The case represented the first time the FTC has brought charges under the Military Lending Act, a point underscored by a recent New York Times article on the case: “Predatory lending to members of the military is an area of growing concern for regulators and watchdogs; soldiers’ steady paychecks—and the financial naïveté of many young recruits—are a potent lure for hucksters.” [You know you’re quoting the Times when you get the diacriticals right.]
The lessons here? “Make kindness and honesty your default settings” and “respect the people who sacrifice to protect you” are good starters.
ANA Develops Guidebook to Rescue Influencer Marketers from Perdition
It’s a good start, but more work will be needed to reach paradise
Abandon All Hope ...
Limiting marketing value to advertisers, hamstringing growth and obfuscating return on investment (ROI)? What punishments do such horrible crimes demand?
We actually have an answer.
We turn to the circles of Dante Alighieri’s Inferno. First, those who limit marketing value to advertisers might end up in Ptolomaea, the circle of those who betray their guests (punishment is burial in ice). Those who hamstring growth might better be placed in Purgatorio’s fourth terrace, which punishes the slothful—who are impelled to run around their habitat with great speed and zeal.
But obfuscating ROI? Is there a worse sin? Perhaps they will find themselves in the eighth circle, where thievery is punished, and be forced to turn from humans into reptiles and back again for all eternity.
We’re open to the idea that we’re overreacting here.
But these three lapses are sins, at least within the organic influencer marketplace, an arena that Dante didn’t really have to worry about (and as Dante may be considered Western culture’s supreme moralist, his ghost may be grateful he is not with us today).
The Association of National Advertisers is not one to swoon in response to marketing offenses, and in its capacity as watchdog it recently released Influencer Marketing Measurement Guidelines, a guidebook it hopes will provide standardization, consistency and transparency for advertisers that are watching every single dollar. Consider it a guide for avoiding marketing hell.
The report is a direct response to feedback engendered by ANA’s 2020 State of Influence report. Marketers identified measurement as the key challenge to implementing influencer marketing, and ANA took up the gauntlet.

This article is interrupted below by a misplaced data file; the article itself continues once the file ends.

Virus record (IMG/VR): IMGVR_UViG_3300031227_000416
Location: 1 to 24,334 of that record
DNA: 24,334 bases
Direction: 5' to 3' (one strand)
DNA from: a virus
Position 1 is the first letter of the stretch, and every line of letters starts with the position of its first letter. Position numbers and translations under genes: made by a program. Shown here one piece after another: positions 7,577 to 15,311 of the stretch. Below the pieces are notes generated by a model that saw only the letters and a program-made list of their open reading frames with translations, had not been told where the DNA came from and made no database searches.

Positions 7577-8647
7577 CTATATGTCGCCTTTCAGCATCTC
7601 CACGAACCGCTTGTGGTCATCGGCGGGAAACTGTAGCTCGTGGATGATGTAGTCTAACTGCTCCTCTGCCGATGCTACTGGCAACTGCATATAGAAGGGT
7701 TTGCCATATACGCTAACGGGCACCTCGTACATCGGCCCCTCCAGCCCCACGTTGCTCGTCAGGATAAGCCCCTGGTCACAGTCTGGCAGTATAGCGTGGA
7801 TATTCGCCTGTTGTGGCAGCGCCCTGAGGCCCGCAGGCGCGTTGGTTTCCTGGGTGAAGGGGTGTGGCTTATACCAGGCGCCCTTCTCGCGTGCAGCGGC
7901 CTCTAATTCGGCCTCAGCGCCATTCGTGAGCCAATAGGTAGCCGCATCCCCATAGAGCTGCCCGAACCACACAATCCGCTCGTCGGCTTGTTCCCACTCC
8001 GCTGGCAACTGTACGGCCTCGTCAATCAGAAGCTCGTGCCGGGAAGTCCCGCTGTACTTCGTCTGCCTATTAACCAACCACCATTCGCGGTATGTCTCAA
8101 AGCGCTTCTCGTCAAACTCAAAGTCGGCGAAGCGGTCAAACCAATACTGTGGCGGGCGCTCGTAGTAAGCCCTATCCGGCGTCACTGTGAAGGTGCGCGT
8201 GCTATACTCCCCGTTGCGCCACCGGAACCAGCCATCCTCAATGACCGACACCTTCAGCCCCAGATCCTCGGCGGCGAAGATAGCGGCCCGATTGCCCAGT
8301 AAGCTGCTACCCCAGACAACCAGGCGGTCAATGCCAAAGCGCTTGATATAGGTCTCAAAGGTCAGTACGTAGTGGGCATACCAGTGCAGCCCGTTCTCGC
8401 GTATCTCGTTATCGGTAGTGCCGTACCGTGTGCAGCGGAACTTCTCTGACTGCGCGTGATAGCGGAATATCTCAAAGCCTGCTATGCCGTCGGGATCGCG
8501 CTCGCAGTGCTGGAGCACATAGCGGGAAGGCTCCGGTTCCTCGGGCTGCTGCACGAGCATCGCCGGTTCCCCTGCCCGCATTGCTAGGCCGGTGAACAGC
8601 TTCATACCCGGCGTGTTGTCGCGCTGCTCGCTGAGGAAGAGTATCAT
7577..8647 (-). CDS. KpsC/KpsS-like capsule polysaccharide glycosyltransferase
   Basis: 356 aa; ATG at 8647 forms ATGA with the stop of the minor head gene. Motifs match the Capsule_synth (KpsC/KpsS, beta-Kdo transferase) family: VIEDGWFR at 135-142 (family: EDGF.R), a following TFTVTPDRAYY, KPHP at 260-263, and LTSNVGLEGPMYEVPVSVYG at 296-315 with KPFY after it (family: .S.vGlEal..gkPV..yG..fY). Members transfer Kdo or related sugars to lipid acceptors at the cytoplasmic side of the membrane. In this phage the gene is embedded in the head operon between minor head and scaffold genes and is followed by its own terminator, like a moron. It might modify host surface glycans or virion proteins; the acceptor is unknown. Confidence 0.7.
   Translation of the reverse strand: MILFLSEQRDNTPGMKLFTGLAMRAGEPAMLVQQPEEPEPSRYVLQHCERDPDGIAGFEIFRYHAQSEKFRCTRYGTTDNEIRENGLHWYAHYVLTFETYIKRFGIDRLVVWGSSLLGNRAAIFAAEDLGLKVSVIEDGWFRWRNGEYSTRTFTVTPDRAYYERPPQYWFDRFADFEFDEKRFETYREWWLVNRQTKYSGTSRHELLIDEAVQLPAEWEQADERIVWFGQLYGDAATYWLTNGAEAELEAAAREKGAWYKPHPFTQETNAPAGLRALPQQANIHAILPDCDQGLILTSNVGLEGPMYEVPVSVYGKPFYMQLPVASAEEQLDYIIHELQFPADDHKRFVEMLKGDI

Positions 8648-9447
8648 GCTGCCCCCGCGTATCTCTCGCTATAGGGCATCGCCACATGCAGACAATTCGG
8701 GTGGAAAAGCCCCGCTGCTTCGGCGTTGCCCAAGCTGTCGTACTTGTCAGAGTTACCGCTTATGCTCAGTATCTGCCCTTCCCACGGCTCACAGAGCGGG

We’re happy that the guide exists, make no mistake—we want all our influencer friends to enjoy the same sort of insight that paid advertisers have had access to for quite a while now. But, as ANA notes, it really is a starting point.
It’s quite short—12 pages in all. It contains useful but brief summaries of awareness, engagement and conversion metrics; various measures under each category; and, in the most specific and helpful section, formulae for calculating engagement for all of the major platforms, developed, according to the ANA, with their cooperation and input.
The final takeaway in the report asks marketers to “share the guidelines with your agency partners and align on the use of the guidelines’ definitions and calculations for organic campaign measurement and reporting.” Here, in the cauldrons of actual campaign development, is where the real work will take place. We hope that any of our readers who avail themselves of the guidelines will provide feedback to the ANA after taking the initial steps.
The direct link to the guidelines is here.
H&M Targeted in ‘Greenwashing’ Class Action
Plaintiff claims company adds false info to its marketing
We’re not fashionable.
Hold on: Let us restate. Some of us are not fashionable. Consider the rest of this piece as coming from the minds of those among our ad-law attorneys who don’t know the difference between prêt-à-couture and haute porter.
Reviewing the incidents involved in this current case was something of an education for us, then—it involves H&M Hennes & Mauritz LP, which those in the know will understand as a quite successful fast fashion brand. Fast fashion, we learned from one source, is “a design, manufacturing, and marketing method focused on rapidly producing high volumes of clothing. Fast fashion garment production leverages trend replication and low-quality materials (like synthetic fabrics) in order to bring inexpensive styles to the end consumer.”
If you knew this already, please don’t roll your eyes at us the way our colleagues did. It hurts. This is America, and we assume there are more of us than there are of you.
Lately, fast fashion brands have been soaking in hot water—criticized by numerous outlets and opinion makers for their negative environmental impact. Take this New York Times article, which lays out the critique in horrifying detail: Because most fast fashion clothes are meant to be produced cheaply and en masse, companies use synthetic fibers to manufacture their clothing—fibers that will not biodegrade in whatever landfill or ocean they might wind up getting dumped in.
There are additional complaints about worker safety, pay and rights, and about how the byproducts created by the manufacturing and dying processes are harmful for the earth.
Whether you agree with them or not, these arguments provide helpful background for the class action against H&M, which was filed in the Southern District of New York at the end of July.